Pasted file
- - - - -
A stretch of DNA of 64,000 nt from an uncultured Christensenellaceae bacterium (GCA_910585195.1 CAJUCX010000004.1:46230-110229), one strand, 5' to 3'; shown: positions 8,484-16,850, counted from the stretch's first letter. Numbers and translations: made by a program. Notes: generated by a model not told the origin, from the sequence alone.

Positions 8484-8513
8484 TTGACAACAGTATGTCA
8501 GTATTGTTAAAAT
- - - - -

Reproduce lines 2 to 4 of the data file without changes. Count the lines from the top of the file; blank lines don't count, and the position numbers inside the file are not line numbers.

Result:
Positions 8484-8513
8484 TTGACAACAGTATGTCA
8501 GTATTGTTAAAAT